Competing against these 800-pound gorillas, who control so much commerce, can seem like a pretty bleak proposition. But what if you could give people an easy way to share your business by word-of-mouth in an organic, fun and authentic way? That’s right, something customers want to do for you and with you.
SMBs should never forget that word of mouth is the most powerful marketing tool. The numbers don’t lie: word of mouth marketing drives over $6 trillion in annual consumer spend.
You can complain. You can quit. Or, you can do something about it. Successful businesses don’t grow by accident. They grow by design. They utilize new, social-ready technology that helps their customers help them succeed.
Attract Customers with Social-Ready Technology
It’s a cutthroat economy, and success and growth starts with delivering an unforgettable in-store experience and providing real value to your local community.
People love to shop but, with so many online retailers, they need a compelling reason to get off the couch and go to a physical location. Consider modern human nature: People also love to take selfies and share everything they do. Harness this as a motivator, and give customers a compelling piece of content they can share to their social networks.
Enter the photo booth, or selfie station.
One effective way SMBs can deliver such an experience to consumers is with digital photo booths or selfie stations. These photo opportunity areasserve as the marketing and advertising vehicle, and are genuinely fun for shoppers to use in stores. They help businesses engage customers and build their brand.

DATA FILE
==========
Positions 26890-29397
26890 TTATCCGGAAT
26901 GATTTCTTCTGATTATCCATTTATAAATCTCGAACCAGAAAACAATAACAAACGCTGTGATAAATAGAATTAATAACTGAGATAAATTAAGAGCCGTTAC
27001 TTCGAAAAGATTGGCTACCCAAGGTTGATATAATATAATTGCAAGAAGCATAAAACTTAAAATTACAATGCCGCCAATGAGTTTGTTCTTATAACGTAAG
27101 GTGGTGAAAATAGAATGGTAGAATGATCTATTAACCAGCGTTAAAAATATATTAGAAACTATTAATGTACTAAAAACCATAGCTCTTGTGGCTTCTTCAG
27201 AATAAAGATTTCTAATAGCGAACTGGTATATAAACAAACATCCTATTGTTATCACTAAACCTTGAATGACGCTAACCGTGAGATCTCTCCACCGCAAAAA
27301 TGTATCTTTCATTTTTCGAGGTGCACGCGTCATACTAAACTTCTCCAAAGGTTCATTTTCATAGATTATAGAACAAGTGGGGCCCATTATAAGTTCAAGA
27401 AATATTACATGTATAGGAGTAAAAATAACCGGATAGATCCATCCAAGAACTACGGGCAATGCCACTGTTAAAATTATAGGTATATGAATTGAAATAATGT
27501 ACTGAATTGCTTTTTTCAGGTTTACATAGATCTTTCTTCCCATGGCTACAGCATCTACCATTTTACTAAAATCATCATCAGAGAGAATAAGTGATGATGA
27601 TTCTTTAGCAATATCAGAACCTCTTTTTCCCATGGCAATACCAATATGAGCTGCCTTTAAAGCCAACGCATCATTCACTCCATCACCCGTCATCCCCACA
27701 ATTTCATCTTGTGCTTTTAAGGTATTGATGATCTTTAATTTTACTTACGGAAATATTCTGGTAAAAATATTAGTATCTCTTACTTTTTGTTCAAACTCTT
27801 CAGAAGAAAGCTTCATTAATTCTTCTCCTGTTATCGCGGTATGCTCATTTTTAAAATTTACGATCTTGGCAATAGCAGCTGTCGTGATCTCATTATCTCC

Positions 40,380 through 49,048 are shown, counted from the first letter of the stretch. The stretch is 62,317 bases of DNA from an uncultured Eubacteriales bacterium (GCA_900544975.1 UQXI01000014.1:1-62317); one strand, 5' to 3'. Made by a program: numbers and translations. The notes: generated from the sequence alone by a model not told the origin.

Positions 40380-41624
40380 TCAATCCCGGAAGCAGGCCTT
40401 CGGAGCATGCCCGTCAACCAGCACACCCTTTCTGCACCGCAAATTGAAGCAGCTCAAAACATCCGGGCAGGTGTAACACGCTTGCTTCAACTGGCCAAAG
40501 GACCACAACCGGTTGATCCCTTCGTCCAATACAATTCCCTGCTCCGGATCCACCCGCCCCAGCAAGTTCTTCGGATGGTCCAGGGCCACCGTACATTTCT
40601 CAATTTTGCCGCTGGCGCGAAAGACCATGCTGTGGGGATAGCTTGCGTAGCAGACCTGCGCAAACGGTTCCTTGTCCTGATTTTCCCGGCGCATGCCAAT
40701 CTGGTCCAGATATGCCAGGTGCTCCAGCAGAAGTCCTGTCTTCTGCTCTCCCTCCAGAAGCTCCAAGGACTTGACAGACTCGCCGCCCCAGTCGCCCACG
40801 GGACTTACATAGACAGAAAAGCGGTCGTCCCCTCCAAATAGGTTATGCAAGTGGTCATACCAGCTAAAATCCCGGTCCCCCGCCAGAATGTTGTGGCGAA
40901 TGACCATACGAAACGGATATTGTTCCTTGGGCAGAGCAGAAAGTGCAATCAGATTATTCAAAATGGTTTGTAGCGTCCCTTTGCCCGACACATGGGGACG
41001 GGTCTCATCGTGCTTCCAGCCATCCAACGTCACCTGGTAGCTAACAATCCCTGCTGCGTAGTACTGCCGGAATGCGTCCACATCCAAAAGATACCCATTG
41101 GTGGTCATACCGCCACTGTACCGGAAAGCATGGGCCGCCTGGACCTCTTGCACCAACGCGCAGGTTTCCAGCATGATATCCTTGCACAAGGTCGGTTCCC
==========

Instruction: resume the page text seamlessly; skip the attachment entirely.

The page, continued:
These selfie stations are dedicated areas of a business’ store designed to be photographed, utilizing digital technology like an iPad. Store owners control the creative experience around the photo and it further reinforces their brand. Best of all, selfie stations are a continuous growth engine. The selfie station never stops working for you as long as your doors are open.
To stay relevant brands and businesses must literally reinvent the end to end consumer experience, including how that experience can be social. Enabling opportunities for sharing images on social channels solves a huge piece of the experience puzzle.
Photo Experiences Work
Pigment, a boutique brick-and-mortar retail store in San Diego, California, has been using a selfie booth for over a year to differentiate themselves from competitors and create a unique, interactive experience with a next-generationn photo kiosk.
According to Pigment’s operation manager, Tiffany Moore: “People will often come here seeking out our HALO photo experience, specifically because they’ve seen their friends on the internet or on Instagram from the photo booth area.”
Averaging over 2,000 photos per month, Pigment customers share and amplify their experience on social media, creating an unbeatable merging of digital and ‘real life.’ Experiences that delights and engages current customers, while reaching a set of entirely new customers with social amplification.
So, entrepreneurs of SMBs: Embrace the Experience Economy.
Evolving your small business won’t happen overnight. But, if you provide value and experiences to your local community, your business will no longer be about delivering and competing solely on product, which is a losing proposition. Instead, your value will lie in the unrivaled, in real-life experiences you deliver to your customers.